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Judge undresses D.C. Madam's subpoena

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  1. Protecting Sources and Materials
U.S. District Court Judge James Robertson on Wednesday denied Deborah Jeane Palfrey’s attempt to subpoena ABC News' research into her…

U.S. District Court Judge James Robertson on Wednesday denied Deborah Jeane Palfrey’s attempt to subpoena ABC News‘ research into her phone records. Palfrey, the so called “D.C. Madam,” hoped to obtain access to the research ABC completed after she offered the network full access to her phone records.

After combing through the records, ABC identified several high ranking government officials who had used the alleged prostitution service. Palfrey, who now represents herself against criminal charges stemming from her role in running the escort service, claims that she has not had such luck tracking down her former clients. She believes the clients will verify that her company was an “erotic fantasy service” and not a prostitution ring.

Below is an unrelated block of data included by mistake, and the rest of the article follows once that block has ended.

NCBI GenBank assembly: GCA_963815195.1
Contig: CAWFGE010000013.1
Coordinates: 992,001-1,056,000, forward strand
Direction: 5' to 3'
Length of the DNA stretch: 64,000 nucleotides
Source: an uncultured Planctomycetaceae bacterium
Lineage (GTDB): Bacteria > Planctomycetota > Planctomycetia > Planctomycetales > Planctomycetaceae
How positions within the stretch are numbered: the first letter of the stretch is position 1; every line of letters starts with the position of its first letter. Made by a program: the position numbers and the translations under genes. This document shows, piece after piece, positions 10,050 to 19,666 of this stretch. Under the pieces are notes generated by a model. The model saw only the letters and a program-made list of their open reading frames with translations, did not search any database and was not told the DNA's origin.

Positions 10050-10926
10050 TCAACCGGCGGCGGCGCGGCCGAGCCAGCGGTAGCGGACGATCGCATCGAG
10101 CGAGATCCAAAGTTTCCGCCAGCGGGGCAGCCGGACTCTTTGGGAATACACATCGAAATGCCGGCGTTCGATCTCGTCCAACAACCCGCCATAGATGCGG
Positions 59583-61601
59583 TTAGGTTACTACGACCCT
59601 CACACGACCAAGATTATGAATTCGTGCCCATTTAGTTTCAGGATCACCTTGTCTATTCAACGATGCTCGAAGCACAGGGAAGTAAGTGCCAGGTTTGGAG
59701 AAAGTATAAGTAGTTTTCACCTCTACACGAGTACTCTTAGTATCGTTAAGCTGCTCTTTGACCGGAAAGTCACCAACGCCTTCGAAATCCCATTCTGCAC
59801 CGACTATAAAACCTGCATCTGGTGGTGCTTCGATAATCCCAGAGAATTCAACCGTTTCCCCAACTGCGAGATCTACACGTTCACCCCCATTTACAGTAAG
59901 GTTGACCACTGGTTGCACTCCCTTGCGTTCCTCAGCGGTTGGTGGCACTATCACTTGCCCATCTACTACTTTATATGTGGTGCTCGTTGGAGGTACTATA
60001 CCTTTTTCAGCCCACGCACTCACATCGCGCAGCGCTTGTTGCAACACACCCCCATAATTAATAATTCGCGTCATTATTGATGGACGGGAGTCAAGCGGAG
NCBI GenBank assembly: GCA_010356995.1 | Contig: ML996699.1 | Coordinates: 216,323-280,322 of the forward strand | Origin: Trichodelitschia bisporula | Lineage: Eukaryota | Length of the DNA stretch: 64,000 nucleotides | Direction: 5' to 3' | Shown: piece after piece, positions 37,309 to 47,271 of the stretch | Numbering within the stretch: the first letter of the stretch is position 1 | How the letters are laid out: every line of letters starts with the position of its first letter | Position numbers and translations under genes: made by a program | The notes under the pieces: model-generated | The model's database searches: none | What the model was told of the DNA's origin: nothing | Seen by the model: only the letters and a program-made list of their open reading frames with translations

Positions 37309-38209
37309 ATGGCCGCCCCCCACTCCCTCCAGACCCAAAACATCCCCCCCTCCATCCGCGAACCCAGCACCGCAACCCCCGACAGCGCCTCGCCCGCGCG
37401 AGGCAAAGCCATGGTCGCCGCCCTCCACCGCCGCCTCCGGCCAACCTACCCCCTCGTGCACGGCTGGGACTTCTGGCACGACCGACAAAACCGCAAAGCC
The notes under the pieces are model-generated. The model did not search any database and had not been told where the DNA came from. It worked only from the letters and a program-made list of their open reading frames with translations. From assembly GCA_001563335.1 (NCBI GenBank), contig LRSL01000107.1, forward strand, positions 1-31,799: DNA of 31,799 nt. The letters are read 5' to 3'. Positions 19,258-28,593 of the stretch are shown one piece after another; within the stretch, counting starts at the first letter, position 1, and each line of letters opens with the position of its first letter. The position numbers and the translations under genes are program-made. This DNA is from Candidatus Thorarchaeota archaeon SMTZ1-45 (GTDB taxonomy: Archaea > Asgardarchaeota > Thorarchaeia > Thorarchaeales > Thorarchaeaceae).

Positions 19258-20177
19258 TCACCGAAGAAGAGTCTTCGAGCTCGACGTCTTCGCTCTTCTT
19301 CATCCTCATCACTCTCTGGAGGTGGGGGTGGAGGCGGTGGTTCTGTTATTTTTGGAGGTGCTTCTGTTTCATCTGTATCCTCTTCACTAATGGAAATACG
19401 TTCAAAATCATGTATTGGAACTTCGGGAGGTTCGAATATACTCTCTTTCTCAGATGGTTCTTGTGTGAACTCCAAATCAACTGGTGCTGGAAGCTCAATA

Robertson though, denied the request, agreeing with ABC’s reporters that subpoenas cannot be used to discover information that is not evidence itself, but rather might lead to the discovery of admissible evidence. In doing so, he did not address ABC’s contentions that their work product is protected by the First Amendment.

The end result is the same, but Robertson passed on an opportunity to reinforce the false notion that journalists should be the research arm of litigants. By her own admission, Palfrey was simply hoping to piggyback on the work of reporters rather than perform her own work.